Reframing Questions

obama new yorker cartoonKathy Sierra over on Twitter has been throwing two types of teasers at us this week. The first are what she calls ‘rules that aren’t always useful’, that I’d call ‘false myths and limiting generalizations‘, such as:

  • don’t feed trolls
  • two heads are better than one
  • nobody reads the manual
  • there is no money in [x]
  • the customer is always right
  • grow or die
  • you can’t be both profitable and socially responsible

In case you think ‘false myth’ is a redundant expression, a myth (literal meaning= word of mouth) is anything that has received such a wide degree of acceptance, or such passionate acceptance, that it is rarely questioned. Some myths are true.

The problem with the false myths are that they can blind you to the truth if you accept them uncritically. They can constrain your imagination of other possibilities that are contrary to the false myth ‘conventional wisdom’. They can lead you to make very bad decisions.

The problem with limiting generalizations is that they can lead you to oversimplify (“to get ahead in business women have to think and act like men”), to draw false dichotomies (“we either have to find new domestic oil or be forever dependent on foreign suppliers”)  and to stereotype (“working class whites will always vote Republican” which can lead you to draw false inferences from correlations, to write off classes of people, and to inhibit your creativity.

The second teasers Kathy has been tweeting are what she calls ‘perspective hacks’ that I’d call ‘reframing questions‘, such as:

  • What might change if you view the Big Thing You’re After as a component/subsystem of a greater whole?
  • That really cool very specific thing you learned… what happens if you ask what else that might apply to?
  • Instead of trying to change this behaviour, what if we tried to understand how it came about and adapted ourselves accordingly?

Kathy has a flair for this type of thought-provoking meme. As I thought about what I’d put on my list of false myths and limiting generalizations, and reframing questions, it suddenly occurred to me that these two are linked: for every false myth or limiting generalization, there is at least one reframing question that can get you out of the uncritical, unimaginative thinking trap and help you discover new possibilities and achieve breakthrough perspectives.

Here, for example, are ten false myths and limiting generalizations that I encounter nearly every day in business, and how, instead of arguing with those who spout them, I might reframe the discussion with a question to show those people, gently, another way to see the situation.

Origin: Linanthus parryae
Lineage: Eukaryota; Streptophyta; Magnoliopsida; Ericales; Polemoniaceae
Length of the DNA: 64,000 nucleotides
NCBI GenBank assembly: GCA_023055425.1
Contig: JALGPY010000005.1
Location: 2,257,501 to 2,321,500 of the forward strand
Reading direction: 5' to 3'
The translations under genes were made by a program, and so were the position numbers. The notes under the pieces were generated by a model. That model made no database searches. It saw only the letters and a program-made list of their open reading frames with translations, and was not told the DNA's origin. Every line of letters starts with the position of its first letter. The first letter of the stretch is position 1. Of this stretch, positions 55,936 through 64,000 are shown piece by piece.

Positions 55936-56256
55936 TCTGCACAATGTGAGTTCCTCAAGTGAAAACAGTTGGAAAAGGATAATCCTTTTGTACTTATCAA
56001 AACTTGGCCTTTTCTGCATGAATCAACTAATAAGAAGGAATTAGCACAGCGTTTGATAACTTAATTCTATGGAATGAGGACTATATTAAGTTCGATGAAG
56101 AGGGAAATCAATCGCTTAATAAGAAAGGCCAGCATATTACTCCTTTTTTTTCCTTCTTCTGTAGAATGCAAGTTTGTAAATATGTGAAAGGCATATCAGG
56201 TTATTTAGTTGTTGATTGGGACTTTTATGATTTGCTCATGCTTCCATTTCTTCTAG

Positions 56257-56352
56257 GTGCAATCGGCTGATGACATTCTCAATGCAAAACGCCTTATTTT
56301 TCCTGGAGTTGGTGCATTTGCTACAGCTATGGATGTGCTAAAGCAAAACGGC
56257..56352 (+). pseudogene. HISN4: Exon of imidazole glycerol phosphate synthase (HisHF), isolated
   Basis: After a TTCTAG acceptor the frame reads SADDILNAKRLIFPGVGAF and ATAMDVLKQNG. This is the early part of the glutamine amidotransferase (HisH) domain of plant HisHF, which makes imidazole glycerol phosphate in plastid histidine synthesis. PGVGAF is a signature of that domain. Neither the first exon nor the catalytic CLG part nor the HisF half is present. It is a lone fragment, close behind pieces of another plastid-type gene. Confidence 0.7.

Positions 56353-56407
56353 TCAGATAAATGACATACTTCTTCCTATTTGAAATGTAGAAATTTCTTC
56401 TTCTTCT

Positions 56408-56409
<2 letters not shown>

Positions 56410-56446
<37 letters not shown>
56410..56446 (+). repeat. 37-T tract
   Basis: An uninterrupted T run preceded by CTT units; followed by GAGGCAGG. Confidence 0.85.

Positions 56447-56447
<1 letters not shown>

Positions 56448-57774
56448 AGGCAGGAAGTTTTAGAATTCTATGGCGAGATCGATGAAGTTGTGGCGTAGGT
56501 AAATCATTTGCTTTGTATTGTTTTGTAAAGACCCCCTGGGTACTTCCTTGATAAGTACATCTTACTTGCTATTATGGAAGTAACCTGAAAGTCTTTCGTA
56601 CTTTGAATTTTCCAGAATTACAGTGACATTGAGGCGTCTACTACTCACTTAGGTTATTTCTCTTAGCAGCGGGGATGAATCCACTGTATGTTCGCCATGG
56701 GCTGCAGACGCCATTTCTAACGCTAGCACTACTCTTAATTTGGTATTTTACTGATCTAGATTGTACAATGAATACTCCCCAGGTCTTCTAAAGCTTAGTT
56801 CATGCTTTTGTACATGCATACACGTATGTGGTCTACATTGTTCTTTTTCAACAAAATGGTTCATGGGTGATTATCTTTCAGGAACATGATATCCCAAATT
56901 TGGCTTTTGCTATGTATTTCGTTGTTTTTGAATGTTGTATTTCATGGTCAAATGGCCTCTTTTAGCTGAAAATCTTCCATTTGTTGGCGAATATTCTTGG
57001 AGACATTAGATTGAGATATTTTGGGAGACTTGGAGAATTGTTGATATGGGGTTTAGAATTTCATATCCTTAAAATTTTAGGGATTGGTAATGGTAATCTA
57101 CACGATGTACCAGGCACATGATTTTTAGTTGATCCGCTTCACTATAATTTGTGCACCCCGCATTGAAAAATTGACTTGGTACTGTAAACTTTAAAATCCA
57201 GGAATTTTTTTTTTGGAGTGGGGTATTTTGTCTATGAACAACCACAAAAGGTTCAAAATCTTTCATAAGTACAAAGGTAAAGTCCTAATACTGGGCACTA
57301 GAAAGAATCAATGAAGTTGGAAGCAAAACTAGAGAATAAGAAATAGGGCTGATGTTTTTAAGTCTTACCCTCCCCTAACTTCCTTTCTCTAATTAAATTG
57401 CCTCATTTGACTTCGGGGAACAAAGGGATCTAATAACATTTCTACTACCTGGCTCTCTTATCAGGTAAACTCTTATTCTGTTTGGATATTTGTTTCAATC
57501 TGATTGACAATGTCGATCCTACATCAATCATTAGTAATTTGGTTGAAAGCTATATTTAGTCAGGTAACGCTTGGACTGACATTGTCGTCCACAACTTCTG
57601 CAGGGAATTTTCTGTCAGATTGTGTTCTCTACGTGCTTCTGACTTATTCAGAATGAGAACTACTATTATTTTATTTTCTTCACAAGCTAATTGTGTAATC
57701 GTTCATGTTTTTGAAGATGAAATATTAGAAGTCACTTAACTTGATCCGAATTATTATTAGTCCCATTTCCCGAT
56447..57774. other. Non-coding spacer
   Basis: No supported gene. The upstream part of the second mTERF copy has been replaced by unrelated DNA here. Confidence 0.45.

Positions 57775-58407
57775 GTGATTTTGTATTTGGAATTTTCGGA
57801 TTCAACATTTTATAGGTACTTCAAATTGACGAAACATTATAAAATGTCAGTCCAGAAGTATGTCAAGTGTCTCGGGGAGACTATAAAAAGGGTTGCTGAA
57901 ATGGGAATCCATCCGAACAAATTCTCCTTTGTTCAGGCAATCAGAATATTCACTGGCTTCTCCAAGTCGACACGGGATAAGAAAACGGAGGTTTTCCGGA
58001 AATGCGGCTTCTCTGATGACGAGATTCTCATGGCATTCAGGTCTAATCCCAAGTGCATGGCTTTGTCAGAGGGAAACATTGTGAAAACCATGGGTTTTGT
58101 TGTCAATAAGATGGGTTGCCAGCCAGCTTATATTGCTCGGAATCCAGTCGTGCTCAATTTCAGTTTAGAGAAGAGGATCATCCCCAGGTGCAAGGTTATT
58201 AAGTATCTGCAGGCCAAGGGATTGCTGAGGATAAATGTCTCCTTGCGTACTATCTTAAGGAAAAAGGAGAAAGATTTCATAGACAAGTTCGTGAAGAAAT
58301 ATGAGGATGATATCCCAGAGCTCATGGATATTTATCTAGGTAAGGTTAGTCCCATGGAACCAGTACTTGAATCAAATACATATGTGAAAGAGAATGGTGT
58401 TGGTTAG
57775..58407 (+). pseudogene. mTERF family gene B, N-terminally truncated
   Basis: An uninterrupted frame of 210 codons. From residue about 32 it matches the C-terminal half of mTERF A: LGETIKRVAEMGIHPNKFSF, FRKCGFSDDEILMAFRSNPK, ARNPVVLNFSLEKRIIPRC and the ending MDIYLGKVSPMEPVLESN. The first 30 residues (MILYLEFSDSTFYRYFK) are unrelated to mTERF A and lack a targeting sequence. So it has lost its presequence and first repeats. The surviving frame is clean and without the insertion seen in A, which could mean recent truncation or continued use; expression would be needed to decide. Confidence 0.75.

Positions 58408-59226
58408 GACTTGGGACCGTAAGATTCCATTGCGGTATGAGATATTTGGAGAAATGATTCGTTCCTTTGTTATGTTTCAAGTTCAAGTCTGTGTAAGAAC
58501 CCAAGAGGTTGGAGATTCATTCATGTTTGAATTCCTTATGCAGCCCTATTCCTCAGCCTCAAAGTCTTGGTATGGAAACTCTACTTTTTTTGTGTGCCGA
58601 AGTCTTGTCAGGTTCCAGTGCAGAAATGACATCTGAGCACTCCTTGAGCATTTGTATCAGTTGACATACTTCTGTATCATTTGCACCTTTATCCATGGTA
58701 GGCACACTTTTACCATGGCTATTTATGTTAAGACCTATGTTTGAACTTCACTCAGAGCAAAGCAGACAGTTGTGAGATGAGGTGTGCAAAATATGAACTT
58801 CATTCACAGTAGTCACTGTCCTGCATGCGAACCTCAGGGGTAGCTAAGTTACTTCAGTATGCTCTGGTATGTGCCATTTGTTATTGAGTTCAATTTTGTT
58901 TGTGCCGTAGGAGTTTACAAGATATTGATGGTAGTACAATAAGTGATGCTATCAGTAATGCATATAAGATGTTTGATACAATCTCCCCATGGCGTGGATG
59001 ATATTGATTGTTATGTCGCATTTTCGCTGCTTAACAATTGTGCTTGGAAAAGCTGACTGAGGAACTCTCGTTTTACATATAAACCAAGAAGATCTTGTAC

false myth or limiting generalization reframing question
talent shortage: if you want smart people to work for you, you have to pay them a competitive rate for their time what if you could produce an invitation so compelling that smart people would be willing to come together and solve a problem for free?
business needs hierarchy: without instruction and supervision, work just won’t get done what if you gave people an interesting, challenging, attainable objective and just trusted them to figure out how to achieve it?
if you have a new business idea, you need to find ‘angel investors’ to finance it or there is no hope of it succeeding what if you got the prospective customers for your new idea to ‘invest’ in it, in return for a say in design and a better rate of interest than the bank pays?
if you want to deploy a social network tool in the organization, you need to produce a ‘business case’ showing ROI and addressing security issues what if you just did an experiment, outside the firewall on your own time, using young tech-savvy employees, and then just showed everyone how easy, inexpensive and useful it is?
marketing is expensive: if you can’t achieve an x% market share with a new innovation in y months, it’s not worth the risk what if you just developed a simple, inexpensive demo/beta/prototype, and showed or gave it away, and relied on word of mouth to ‘sell’ it?
a company needs to provide an ROI to shareholders  that is commensurate with its risk, or no one will buy shares in it what if you organized the enterprise as a cooperative, with members who received products for their investment instead of shareholders demanding profits and dividends?